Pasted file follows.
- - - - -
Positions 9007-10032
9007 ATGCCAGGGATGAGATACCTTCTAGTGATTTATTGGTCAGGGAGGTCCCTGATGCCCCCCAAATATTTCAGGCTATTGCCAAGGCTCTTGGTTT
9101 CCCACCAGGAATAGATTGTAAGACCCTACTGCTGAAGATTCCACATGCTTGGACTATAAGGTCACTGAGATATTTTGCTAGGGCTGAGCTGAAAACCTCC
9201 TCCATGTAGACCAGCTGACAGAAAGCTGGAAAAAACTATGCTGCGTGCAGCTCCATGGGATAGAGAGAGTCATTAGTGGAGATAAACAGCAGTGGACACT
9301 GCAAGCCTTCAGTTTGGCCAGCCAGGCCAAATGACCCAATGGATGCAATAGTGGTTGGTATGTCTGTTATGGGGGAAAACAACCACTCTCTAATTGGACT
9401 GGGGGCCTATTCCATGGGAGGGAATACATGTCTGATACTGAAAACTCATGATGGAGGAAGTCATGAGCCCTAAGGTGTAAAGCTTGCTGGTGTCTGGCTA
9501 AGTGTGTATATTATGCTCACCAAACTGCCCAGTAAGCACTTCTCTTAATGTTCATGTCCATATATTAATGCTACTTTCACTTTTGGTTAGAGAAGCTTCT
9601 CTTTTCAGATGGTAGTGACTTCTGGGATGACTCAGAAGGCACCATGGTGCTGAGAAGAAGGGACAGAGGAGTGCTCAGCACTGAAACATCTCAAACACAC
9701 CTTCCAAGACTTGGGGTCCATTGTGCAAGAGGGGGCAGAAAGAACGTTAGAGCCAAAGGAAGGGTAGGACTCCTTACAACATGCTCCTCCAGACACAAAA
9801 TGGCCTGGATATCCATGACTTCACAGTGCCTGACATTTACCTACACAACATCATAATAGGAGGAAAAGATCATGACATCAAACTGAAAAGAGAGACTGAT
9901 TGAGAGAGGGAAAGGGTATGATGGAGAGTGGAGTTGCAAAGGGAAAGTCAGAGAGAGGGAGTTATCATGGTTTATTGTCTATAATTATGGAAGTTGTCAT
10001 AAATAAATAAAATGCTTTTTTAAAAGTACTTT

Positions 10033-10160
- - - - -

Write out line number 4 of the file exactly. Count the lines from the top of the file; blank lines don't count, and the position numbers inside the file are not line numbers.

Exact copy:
9201 TCCATGTAGACCAGCTGACAGAAAGCTGGAAAAAACTATGCTGCGTGCAGCTCCATGGGATAGAGAGAGTCATTAGTGGAGATAAACAGCAGTGGACACT